Article Icon A Systematic but Not-Too-Complicated Approach to Cumulative Effects Assessment
The biggest obstacle facing the public and private sectors in conducting CEA is the lack of straightforward approach that can be applied inexpensively, quickly, and consistently in compliance with the CEQ handbook. In this paper, authors describe a five-part approach: scoping, organizing, screening, evaluating, mitigating, monitoring and adaptive management.
-- Senner, Colonell, Isaacs, Davis, Ban, Boers, and Erikson
Website Icon Website AASHTO Center for Environmental Excellence (opens in a new window)
The AASHTO (American Association of State Highway and Transportation Officials) Center for Environmental Excellence has been developed in cooperation with the Federal Highway Administration to promote environmental stewardship and to encourage innovative ways to streamline the transportation delivery process. The Center is designed to serve as an online resource for transportation professionals seeking technical assistance, training, information exchange, partnership-building opportunities, and quick and easy access to environmental tools.
--  American Association of State Highway and Transportation Officals
Article Icon Article / Paper / Report Taking the High Road: The Environmental and Social Contributions of America's Highway Programs

Jobs, mobility, economic prosperity - these are the kind of benefits that we usually attribute to transportation. But there's a lot more to say about the good transportation does, not just for today, but far into the future. Good things for the environment, for historic preservation, and for the way we enjoy life.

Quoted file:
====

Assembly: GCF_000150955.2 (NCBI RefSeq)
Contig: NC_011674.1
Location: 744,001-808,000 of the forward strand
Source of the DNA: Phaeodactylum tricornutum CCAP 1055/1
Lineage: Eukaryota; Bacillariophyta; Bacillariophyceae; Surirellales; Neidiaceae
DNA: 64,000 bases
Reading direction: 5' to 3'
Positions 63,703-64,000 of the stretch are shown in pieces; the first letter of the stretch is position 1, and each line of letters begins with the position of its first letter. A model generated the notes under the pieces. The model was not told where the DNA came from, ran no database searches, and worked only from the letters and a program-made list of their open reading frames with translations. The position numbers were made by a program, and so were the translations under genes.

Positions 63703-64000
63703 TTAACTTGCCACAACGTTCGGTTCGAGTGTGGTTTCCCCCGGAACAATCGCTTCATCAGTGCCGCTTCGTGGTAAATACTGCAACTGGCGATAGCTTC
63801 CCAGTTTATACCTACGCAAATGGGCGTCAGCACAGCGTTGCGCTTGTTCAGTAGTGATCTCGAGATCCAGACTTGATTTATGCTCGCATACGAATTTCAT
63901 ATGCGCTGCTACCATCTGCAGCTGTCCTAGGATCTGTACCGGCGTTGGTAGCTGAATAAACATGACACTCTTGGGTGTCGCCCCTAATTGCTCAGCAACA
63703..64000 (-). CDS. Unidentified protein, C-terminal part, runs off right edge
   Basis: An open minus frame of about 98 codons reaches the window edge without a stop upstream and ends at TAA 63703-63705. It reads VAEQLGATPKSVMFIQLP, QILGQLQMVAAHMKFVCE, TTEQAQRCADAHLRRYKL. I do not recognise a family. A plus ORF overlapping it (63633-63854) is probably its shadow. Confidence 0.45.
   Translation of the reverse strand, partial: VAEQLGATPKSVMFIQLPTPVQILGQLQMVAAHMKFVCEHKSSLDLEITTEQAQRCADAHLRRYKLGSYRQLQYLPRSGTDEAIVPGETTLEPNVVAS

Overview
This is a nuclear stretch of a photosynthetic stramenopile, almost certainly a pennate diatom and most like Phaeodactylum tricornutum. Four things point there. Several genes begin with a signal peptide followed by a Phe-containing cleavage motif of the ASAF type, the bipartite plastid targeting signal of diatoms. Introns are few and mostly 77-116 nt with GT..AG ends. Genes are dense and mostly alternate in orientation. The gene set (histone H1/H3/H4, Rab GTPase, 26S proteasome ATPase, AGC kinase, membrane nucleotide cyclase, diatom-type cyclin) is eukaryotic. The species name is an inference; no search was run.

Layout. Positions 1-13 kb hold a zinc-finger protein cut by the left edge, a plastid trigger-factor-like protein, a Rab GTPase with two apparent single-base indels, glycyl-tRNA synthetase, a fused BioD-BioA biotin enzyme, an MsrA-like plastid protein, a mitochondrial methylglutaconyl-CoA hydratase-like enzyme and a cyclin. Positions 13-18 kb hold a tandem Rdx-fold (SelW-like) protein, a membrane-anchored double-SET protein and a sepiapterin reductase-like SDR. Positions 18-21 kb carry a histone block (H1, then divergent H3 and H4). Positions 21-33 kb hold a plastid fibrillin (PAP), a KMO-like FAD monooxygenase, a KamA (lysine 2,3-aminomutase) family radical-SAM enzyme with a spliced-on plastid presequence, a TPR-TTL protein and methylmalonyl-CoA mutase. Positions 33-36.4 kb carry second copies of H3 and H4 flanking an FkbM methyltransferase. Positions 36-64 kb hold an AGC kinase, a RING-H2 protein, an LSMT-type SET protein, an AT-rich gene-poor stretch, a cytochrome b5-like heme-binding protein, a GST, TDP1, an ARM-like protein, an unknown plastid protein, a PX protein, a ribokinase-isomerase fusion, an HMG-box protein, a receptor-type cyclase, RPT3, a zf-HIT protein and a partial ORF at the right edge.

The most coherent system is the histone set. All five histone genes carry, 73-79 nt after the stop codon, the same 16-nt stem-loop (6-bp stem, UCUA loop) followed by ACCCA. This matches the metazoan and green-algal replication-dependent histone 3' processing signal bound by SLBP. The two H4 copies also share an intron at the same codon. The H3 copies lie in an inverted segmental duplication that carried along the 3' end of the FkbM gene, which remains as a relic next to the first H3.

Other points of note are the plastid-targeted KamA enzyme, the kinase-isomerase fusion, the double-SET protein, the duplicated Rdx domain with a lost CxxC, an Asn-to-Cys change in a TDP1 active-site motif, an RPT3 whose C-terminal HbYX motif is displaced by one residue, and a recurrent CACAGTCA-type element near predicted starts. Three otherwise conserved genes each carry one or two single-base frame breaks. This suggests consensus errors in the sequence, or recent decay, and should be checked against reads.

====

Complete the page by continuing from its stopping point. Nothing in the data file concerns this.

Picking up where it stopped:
--  American Association of State Highway and Transportation Officals
Article Icon Article / Paper / Report Transportation Planning - The Watershed Connection
Paper provides a national focus for an envisioned relationship of transportation and watershed planning. A case-study example illustrates how the relationship can work to maximize coordination and cooperation between watershed and transportation stakeholders. This process may be used as a model for stakeholders in other parts of the country to protect and enhance critical watershed values, while meeting their area's need for a safe and efficient surface transportation system.
--  Federal Highway Administration
Website Icon Website Wildlife Crossings Toolkit (opens in a new window)

The Wildlife Crossings Toolkit is designed for professional wildlife biologists and engineers faced with integrating our highway infrastructure and wildlife resources. The Toolkit is a searchable database of case histories of mitigation measures as well as articles on decreasing wildlife mortality and increasing animals' ability to cross highways. Professional wildlife biologists and engineers can use the Toolkit interdisciplinarily to creatively solve challenges associated with highways.

External Links

--  USDA Forest Service